IT'S ONLY THE BEGINNING
FOUR months ago the Evening Post launched a campaign to make a difference to the lives of young people in the Bristol area.
The idea was simple – to get young people into the world of work through apprenticeships, schemes which allow them to earn while they learn, and to give them the qualifications and foundations for a bright career in the future.
We challenged employers across the city and beyond to open the door to young apprentices, to help us secure 100 apprenticeships in 100 days.
The businesses of Bristol answered our call, and the campaign reached its target on the very first day.
Bissell's 8910E Aroma Pro is the ultimate in home cleaning giving you a machine that provides outstanding results when not just cleaning carpets but stairs and upholstery too.
Terms: Limited Stock Offer . FREE Delivery to most UK postcodes.
Contact: 01664 491439
Valid until: Tuesday, May 28 2013
But it could not end there, so we redefined our target, to get 100 companies to offer apprenticeships in 100 days.
This was a tall order, even for a city the size of Bristol.
We ran stories in the Post every day, and dozens of companies contacted us saying they were looking for apprentices.
At the same time we received an endless stream of inquiries from young people ready to start work but who didn't quite know how.
We simply put the two together. On September 9 the 100th company, Bristol Uniforms, signed up to our campaign, helping us reach our second target.
We eventually succeeded in getting 103 companies to offer apprenticeships, a goal we achieved in just 85 days.
As a result more than 150 young people have bright prospects for the future.
They are now working for large multinational organisations, local authorities, universities, family-run businesses and fledgling companies in roles as diverse as accountancy, beauty therapy, youth work, plumbing, retail, butchery and car repair.
At the time the campaign target was reached, the Evening Post's editor, Mike Norton, said: "To have achieved the goal before the end of the 100-day campaign is an incredible achievement, not by us but by the businesses of Bristol.
"We are delighted that so many have chosen to give opportunities to young people in the area.
"Apprenticeships can really give them a positive start on the career ladder, which is vital in such uncertain economic times.
"Our campaign may have reached its goal, but we want businesses to continue to offer apprenticeships and benefit from bringing talented young people into their companies."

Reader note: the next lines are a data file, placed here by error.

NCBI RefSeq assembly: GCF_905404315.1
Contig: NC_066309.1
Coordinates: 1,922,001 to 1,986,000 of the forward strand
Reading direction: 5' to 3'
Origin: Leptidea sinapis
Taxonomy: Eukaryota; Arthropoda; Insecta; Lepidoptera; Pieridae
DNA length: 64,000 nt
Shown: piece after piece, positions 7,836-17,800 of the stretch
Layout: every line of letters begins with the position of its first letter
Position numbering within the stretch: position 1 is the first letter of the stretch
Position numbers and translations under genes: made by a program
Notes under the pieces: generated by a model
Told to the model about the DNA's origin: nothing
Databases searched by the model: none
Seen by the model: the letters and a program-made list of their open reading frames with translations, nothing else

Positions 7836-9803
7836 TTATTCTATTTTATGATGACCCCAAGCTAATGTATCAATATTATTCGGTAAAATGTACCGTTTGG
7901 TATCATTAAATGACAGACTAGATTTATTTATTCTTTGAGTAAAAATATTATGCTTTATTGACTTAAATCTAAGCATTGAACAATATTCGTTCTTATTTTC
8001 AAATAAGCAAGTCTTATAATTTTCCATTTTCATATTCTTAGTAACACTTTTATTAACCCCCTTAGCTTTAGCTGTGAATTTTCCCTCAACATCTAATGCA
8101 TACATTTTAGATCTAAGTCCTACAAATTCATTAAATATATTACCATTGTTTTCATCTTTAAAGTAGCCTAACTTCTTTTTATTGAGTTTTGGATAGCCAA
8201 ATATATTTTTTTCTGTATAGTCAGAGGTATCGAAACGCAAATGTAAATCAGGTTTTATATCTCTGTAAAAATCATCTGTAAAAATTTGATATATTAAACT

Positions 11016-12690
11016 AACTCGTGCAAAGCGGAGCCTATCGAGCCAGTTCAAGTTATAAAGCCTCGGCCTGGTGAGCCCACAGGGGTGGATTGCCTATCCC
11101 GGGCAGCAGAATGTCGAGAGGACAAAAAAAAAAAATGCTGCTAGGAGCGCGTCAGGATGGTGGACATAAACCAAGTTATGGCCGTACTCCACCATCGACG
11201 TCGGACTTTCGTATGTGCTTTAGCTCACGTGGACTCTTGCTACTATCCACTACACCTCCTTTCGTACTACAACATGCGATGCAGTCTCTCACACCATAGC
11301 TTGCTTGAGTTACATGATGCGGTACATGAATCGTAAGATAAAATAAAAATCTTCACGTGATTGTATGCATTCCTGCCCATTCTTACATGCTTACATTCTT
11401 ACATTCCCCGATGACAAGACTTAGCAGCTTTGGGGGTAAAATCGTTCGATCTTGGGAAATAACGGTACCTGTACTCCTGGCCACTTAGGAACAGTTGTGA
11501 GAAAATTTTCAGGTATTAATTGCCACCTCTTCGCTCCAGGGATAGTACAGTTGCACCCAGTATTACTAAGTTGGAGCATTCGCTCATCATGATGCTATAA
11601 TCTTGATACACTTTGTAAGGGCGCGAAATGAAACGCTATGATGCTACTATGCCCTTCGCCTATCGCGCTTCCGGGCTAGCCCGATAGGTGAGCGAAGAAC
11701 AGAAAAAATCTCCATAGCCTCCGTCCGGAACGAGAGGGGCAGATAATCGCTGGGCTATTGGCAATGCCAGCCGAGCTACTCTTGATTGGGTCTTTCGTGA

This underlines the true motive behind the campaign – to begin a shift in attitudes towards apprenticeships and help young people and businesses understand the benefits they can bring.
For youngsters just leaving school they provide an opportunity for them to earn a wage, gain valuable experience of the world of work and, vitally, gain recognised qualifications that will stand them in good stead for the future.
For businesses they are a financially efficient way of bringing enthusiastic young people into their workforce, giving them the chance to invest in the futures of their companies.
In these economically challenging times, when new university students face the possibility of debts of £36,000 when they graduate and with unemployment at about 2.5 million, apprentices are a lifeline for all.
The success of the Post's campaign has been seized on far and wide.
Chris Skidmore, the Conservative MP for Kingswood, praised its achievements in the House of Commons, and he tabled a parliamentary motion to congratulate Bristol businesses for pledging to sign up new apprentices.
The campaign has reached the highest offices of power, and Prime Minister David Cameron has added his own voice to thank those businesses now employing young people.
John Hayes, the minister for further education, skills and lifelong learning, which includes apprenticeships, said the Government is committed to increasing the number of apprenticeships.
He said: "Apprenticeships provide the opportunity for people to earn while they learn, and the training opportunities they offer are key to supporting this country's growth and success.
"I believe that apprenticeships should be the primary work-based learning route, and this is why we have already secured an additional £150 million for 50,000 extra apprenticeship places this year.
"Campaigns such as the Bristol Evening Post's are valuable in raising awareness of the advantages apprenticeships bring to both learners and employers, and I wish them every success."
Throughout the campaign we have worked with the National Apprenticeship Service, a government initiative designed to increase the number of apprenticeship opportunities across the country, and the City of Bristol College, one of the main training providers in the city.
Geri Bowie, employer service manager at the NAS, said: "It has been a great campaign, but it wouldn't have succeeded without Bristol's businesses, so we are really grateful to them."
Claire Arbery, contracts manager at the City of Bristol College, said: "Apprenticeships are great because they give young people the opportunity to learn skills that they don't get in the classroom.
"We are delighted to have worked with the Evening Post throughout this campaign."
So the message that we started out with four months ago is clear.
The country is facing the worst economic disaster for generations, but we can all do our bit to help break out of it and ensure things are better for the future.
The young people leaving our schools now will become the businessmen and women of the future, and we have an opportunity to help give them the best start in their chosen careers.
The campaign has been a success, but it is really only the beginning.
Our ongoing challenge to the businesses of Bristol is this – invest in young people now, and you will help create a better future for us all.